The Accompanist (1992)

  • Year: 1992
  • Released: 23 Dec 1993
  • Country: France
  • Adwords: 3 wins & 4 nominations
  • IMDb:
  • Rotten Tomatoes:
  • Metacritics:
  • Available in: 720p, 1080p,
  • Language: French
  • MPA Rating: PG
  • Genre: Drama, Music, Romance
  • Runtime: 102 min
  • Writer: Claude Miller, Luc Béraud, Nina Berberova
  • Director: Claude Miller
  • Cast: Richard Bohringer, Elena Safonova, Romane Bohringer
  • Keywords: nazi, love, betrayal, singer, maid, pianist,
0% – Critics

The Accompanist Storyline

In Nazi-occupied Paris, a young accompanist named Sophie Vasseur gets a job with famed singer Irene Brice. As Irene’s husband Charles, a businessman collaborating with the Nazis, wrestles with his conscience, Sophie becomes obsessed with Irene, taking on the role of maid as well as accompanist, living life vicariously through Irene’s triumphs and affairs.—Gary Dickerson

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The Accompanist Movie Reviews

another winning film from france

A seemingly small but strongly rendered film. Sophie, 20, lives in the poor quarter of Paris but is a talented and completely understated pianist. She gains employment as the accompanist for wealthy and daringly honest woman, a professional singer who graces the film with lush performances from Massenet, Brahms, Mozart etc… Yet she is a woman beholden to her husband who is himself in ‘import-export’ during WWII, ie. playing off both sides as long as he can. He’s outspoken, she’s a songbird with emotional depth and secrets, and the accompanist is near mute–observing, spying, daring herself to act and to reveal secrets, yet always loyal to her master.

Over and over the film goes to Sophie’s face, watching her reactions, gauging what she’s thinking of and what she might do next. And always, Romane Bohringer is up to the task. This is a great performance by a young French lead, comparable to Elodie Bouchez in La Vie Revee des Anges, but here she is wholly deferring, only gaining enough courage to talk to herself in the mirror. Always on the precipice of action, her almost blank impassive face gives the film tremendous suspense and great feeling.

The metaphors of the film are simple and mercifully left unspoken: if accompianment subsumes the self to the master performer, collaboration is a marriage that cannot be tolerated. In this way, the film speaks to the French dilemma and guilt of WWII but does so through the lens of marriage and the distant observer who becomes wound closer around the marriage bond than even she realizes, with startling results. If the key moment is about misdirection, then the film as a whole is about whether we allow ourselves to be misdirected.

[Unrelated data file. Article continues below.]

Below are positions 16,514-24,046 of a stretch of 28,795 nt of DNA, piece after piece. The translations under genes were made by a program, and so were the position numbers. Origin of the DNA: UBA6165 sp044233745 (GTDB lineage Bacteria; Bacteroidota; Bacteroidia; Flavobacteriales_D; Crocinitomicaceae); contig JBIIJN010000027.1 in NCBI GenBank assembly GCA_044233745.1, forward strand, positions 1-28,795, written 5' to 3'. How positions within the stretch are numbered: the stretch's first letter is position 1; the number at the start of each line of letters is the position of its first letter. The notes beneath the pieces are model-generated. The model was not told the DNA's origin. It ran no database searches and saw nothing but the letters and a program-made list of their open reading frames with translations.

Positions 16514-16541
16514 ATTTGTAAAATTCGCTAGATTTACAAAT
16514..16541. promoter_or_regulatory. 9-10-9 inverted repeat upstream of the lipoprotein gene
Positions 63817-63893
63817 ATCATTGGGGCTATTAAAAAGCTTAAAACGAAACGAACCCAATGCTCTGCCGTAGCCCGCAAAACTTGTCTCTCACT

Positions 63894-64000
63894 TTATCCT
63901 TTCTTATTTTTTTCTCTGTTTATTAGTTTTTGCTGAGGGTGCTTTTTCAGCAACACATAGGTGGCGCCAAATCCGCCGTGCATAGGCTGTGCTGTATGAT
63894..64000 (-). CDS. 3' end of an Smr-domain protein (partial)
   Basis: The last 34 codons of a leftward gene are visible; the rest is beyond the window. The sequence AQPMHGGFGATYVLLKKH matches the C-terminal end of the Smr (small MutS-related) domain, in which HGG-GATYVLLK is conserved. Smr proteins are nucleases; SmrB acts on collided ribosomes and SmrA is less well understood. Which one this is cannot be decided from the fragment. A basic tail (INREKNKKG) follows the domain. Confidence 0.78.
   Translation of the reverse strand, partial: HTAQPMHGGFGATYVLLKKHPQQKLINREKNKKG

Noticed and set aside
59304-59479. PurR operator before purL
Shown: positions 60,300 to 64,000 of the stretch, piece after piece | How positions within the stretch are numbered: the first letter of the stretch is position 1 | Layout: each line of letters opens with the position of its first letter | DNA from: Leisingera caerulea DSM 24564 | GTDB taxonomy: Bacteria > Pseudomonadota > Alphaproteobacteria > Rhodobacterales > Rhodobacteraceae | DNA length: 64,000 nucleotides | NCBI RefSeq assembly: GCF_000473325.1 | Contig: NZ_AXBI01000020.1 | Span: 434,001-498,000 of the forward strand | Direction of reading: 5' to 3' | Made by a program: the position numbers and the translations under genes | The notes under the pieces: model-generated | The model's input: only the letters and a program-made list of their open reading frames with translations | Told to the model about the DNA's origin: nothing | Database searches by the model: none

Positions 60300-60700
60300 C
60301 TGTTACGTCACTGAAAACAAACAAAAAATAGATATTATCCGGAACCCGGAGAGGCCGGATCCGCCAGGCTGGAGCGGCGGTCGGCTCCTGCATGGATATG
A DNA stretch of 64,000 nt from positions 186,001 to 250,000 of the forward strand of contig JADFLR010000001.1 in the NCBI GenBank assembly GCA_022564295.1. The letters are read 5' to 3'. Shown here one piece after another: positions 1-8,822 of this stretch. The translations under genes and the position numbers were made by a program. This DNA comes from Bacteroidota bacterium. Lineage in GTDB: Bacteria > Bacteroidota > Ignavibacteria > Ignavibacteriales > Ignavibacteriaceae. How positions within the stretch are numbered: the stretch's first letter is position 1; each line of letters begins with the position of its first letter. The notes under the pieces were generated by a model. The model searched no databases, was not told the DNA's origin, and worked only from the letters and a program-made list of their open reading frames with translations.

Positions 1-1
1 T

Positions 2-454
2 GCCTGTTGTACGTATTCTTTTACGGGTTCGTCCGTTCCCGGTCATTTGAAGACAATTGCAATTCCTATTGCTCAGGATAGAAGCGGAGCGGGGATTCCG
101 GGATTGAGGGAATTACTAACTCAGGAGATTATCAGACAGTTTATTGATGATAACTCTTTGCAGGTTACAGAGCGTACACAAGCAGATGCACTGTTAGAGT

The focus is small, but the themes are large and subtlely drawn. Likewise, the production is top notch–clear and never showy. The direction is near flawless, and the music is bright and finely wrought. You’ll watch it for the music, for Bohringer pere et fille, but the story is every bit as interesting and patiently rendered as it needs to be. This is neither avant-garde, nor epic as we tend to expect much French fare is; it is closer in spirit to Patrice Leconte’s work, but even more muted, but no less honest and surprising.

Sophie’s choice

Among the wonderful musical performances in this film, I think the best reason to watch is for the portrayal of Sophie. We see her awakening. The actress is perfect in her performance. Sophie is portrayed as a sad sort of person, deeply touched by anything. The ending is a bit unexpected. I found myself yearning for more for Sophie. She is so naive and inexperienced, even after working with Irene.

The costume and lighting in this film are very well done. Distinct scenes stand out in my mind, even though I saw it a few years ago. I recommend this film to anyone interested in French film or World War II-era portrayals. What a powerful film.

War and other evils at work

Paris –1943. Paris is going through one of the hardest winters of its history -occupied and tortured by the Germans, freezing and starving, the City of Light hardly deserves its name. But Sophie Vasseur only just witnesses that misery. She has been recruited as the accompanist of Irene Brice, an opera singer, one of the few ‘lights’ still shining in Paris. Her husband Charles, a brilliant and rich businessman who loves her passionately, efficiently supports her agents and sponsors in protecting her from the unbearable reality, and Sophie, the shadow, cuddles in the shelter. Through all the ordeals that cost the life of so many, Charles carries Irene and Sophie, not even surprised to find themselves safe in London. But untouched by the universal suffering, Irene will create her own. Sophie could do something, but, unable to get out of her role of passive shadow and to understand she has power on her own, will she? A fascinating picture of destiny and how it affects human beings, whether they try to control it or not. Beautiful classical music too.